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Auschwitz-Birkenau

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1st July 1944

The Auschwitz Album is the only surviving photo album showing the process of the mass murder taking place in Auschwitz-Birkenau. It was found by Lilly Jacob shortly after the end of the war.

The photos were taken at the end of May or beginning of June 1944 either by Ernst Hofmann or by Bernhard Walter. They were two SS men responsible for taking ID photos and fingerprints of Auschwitz inmates (including the Jews who were not sent directly to the gas chambers upon their arrival).  The photos show the arrival of Hungarian Jews from Carpatho-Ruthenia. Many of them came from the Berehovo Ghetto.

Many of the photos in the album were taken on the ramp. The Jews then went through a selection process, carried out by SS doctors and wardens. Those considered fit for work were sent into the camp, where they were registered, deloused and distributed to the barracks. The rest were sent to the gas chambers. They were gassed under the guise of a harmless shower, their bodies were cremated and the ashes were strewn in a nearby swamp. The Nazis not only ruthlessly exploited the labor of those they did not kill immediately, they also looted the belongings the Jews brought with them.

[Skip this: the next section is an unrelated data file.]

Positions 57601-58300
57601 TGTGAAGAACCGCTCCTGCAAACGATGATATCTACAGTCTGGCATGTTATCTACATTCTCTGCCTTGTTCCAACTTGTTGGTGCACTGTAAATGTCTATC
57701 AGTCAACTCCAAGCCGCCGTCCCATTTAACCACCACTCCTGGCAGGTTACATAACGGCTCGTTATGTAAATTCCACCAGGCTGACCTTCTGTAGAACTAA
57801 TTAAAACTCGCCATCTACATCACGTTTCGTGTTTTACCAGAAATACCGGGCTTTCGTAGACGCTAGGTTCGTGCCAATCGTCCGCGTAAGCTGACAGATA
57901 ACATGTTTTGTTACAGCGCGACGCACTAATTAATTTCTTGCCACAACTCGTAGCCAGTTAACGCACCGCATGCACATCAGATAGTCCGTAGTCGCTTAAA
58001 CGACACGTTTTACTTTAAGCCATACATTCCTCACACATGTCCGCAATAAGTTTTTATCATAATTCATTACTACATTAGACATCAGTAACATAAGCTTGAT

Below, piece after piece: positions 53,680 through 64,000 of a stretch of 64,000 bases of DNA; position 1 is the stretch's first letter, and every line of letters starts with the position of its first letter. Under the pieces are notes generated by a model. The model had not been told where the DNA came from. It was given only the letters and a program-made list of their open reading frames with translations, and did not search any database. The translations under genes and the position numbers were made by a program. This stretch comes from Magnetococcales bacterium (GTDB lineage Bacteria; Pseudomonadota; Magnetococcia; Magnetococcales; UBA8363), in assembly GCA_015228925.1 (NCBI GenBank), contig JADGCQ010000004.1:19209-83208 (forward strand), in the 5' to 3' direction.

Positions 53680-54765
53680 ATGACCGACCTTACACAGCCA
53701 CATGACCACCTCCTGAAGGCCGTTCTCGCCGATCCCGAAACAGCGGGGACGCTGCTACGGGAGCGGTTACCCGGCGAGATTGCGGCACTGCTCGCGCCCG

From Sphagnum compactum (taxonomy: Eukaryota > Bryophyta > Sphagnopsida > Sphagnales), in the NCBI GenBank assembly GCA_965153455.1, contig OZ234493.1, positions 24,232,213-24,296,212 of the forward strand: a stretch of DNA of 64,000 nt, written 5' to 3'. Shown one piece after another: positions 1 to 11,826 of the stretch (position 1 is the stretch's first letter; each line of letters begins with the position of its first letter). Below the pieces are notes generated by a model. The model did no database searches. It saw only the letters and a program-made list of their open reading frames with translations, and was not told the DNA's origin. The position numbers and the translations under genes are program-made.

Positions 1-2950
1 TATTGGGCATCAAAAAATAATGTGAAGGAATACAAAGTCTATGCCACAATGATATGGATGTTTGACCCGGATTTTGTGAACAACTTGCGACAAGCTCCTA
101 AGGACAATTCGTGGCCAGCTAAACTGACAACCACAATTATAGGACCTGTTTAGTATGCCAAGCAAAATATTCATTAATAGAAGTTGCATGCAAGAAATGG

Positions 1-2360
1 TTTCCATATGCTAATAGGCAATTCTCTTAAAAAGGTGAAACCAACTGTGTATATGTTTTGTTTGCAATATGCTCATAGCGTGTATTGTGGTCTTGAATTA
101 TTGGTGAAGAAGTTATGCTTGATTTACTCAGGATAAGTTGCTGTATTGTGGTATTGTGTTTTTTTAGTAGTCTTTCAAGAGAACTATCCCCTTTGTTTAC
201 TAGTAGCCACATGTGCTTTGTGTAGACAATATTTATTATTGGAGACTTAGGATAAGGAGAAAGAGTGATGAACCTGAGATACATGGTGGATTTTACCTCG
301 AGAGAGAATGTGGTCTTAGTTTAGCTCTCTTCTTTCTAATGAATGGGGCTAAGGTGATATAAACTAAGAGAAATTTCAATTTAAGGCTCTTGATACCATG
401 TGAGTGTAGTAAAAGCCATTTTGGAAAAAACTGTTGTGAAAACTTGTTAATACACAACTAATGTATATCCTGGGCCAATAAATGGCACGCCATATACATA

The purpose of the album is unclear. It was not intended for propaganda purposes, nor does it have any obvious personal use. One assumes that it was prepared as an official reference for a higher authority, as were photo albums from other concentration camps.

The photos in the album show the entire process except for the killing itself.

There are 56 pages and 193 photos in the album. Some of the original pictures, presumably those given by Lilly to survivors who had identified relatives in the photographs, are missing. 

Auschwitz Album
The very first page of the Auschwitz Album. The German sign says ‘Ankunft des Transport-zuges’ which means ‘the arrival of the transport’

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